It is an object of the present invention to equalise a received signal more effectively.
According to a first aspect of the present invention there is provided a method of receiving a signal propagated over a signal channel, comprising receiving and demodulating the signal, equalising the demodulated signal in a first operation to counter a first type of distortion and in a second operation equalising the signal from the first operation to counter a second type of distortion.
According to a second aspect of the present invention there is provided a receiver comprising means for receiving a signal propagated over a signal channel, means for demodulating the received signal, a first equalising stage coupled to the demodulating means for countering a first type of distortion and a second equalising stage coupled to the first equalising stage for countering a second type of distortion.
In an implementation of the method in accordance with the present invention the first operation endeavours to counter the effects of distortion, such as ISI, introduced by the signal channel, and the second operation endeavours to counter non-linear distortions introduced by the transmitting and receiving equipments. In the first operation a training sequence which includes the non-linear characteristics present in the transmitting and receiving equipment is used and in the second operation a training sequence is used which excludes the non-linear characteristics present in the transmitting and receiving equipment.
Since the signal channel between a couple consisting of a receiver and a transmitter is likely to be different than that between another couple consisting of the receiver and another transmitter, the receiver may store several training sequences, rather than one, and have means for selecting an optimum one of the training sequences to match the current couple.
By the method in accordance with the present invention, the receiver performance is enhanced firstly because each source of distortion is addressed independently and thus can be removed to a greater extent, and secondly the risk of divergence (as opposed to convergence) of a single, all in one process is reduced.
The present invention will now be described, by way of example, with reference to the accompanying drawings, wherein:
In the drawings the same reference numerals have been used to indicate corresponding features.
The system shown in
A plurality of cordless secondary stations SS1, SS2, SSn are able to roam relative to the primary station. Each of the secondary stations SS1, SS2, SSn is essentially the same and comprises a transceiver 20 connected to an antenna 22 and to a microcontroller 24 which controls the operation of the secondary station in accordance with software stored in a program memory 26. Data, such as training sequences for use in equalising operations, is stored in a ROM 28. A microphone 30, a loudspeaker 32 and a keypad 34 are also coupled to the microcontroller 24.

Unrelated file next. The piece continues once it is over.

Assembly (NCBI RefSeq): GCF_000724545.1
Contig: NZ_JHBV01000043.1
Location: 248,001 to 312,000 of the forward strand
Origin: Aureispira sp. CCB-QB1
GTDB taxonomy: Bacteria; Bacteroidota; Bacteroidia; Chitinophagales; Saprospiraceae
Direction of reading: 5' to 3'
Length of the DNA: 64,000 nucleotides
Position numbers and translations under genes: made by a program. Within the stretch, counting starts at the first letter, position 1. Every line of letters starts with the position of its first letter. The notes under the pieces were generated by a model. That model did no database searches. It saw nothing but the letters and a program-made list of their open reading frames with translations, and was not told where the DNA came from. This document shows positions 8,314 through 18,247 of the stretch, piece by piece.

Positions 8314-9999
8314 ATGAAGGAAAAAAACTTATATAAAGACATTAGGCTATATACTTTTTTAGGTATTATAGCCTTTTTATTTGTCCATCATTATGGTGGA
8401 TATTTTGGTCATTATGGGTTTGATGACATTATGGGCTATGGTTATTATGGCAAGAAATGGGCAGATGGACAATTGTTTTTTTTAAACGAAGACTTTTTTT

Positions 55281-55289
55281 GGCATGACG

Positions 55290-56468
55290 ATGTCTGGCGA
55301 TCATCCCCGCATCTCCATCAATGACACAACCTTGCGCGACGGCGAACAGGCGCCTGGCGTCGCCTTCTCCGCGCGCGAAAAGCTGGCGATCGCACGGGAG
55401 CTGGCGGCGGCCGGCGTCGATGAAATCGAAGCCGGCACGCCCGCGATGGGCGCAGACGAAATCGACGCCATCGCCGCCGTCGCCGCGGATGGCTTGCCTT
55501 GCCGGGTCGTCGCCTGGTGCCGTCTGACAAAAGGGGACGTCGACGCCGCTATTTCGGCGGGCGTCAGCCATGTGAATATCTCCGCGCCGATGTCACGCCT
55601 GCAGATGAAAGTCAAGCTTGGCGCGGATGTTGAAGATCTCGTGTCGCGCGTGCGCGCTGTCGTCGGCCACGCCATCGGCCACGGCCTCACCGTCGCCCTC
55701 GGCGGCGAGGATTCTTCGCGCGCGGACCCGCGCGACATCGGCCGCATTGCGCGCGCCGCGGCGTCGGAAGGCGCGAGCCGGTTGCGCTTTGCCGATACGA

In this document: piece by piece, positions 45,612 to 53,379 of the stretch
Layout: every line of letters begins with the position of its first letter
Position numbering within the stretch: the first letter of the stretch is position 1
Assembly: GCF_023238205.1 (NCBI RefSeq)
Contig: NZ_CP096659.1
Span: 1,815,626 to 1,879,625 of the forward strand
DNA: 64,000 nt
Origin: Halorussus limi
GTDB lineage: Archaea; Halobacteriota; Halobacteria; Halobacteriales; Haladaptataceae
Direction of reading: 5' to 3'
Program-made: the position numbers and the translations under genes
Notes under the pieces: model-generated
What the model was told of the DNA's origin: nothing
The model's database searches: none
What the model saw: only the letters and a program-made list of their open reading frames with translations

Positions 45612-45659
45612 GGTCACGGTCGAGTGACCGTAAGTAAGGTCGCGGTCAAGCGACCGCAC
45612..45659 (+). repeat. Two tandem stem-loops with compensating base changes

In the case of the system operating in accordance with the DECT protocol, the system is a FDMA/TDMA one having ten frequency channels, each of which comprises twelve duplex voice channels. A secondary station wishing to make a call, listens to all the available channels and selects the best channel on which to make a call. A call may comprise digitised speech or data.
Transmissions from one station to another are likely to be subject to multipath effects which will cause intersymbol interference (ISI) at the receiving station. Also non-linearities in the modulation and demodulation of the signals will cause additional distortion of the signals received by the receiving station.
In accordance with the method of the present invention, each type of distortion is countered independently of the other (or others). A suitable transceiver architecture is shown in
The antenna 22 is coupled to a zero or low IF quadrature frequency down conversion stage 38 which provides I and Q outputs to respective low pass filters 40, 42 which pass the wanted baseband components. A demodulator 44 demodulates the signal and provides a data signal on its output 46. A first equaliser 48 counters the distortion due to ISI in the data signal and a second equaliser 50 counters the non-linear effects in the modulation and demodulation of the data signal to produce a waveform which is supplied to a bit slicer 52 which produces the digital data/digitised speech on its output 54.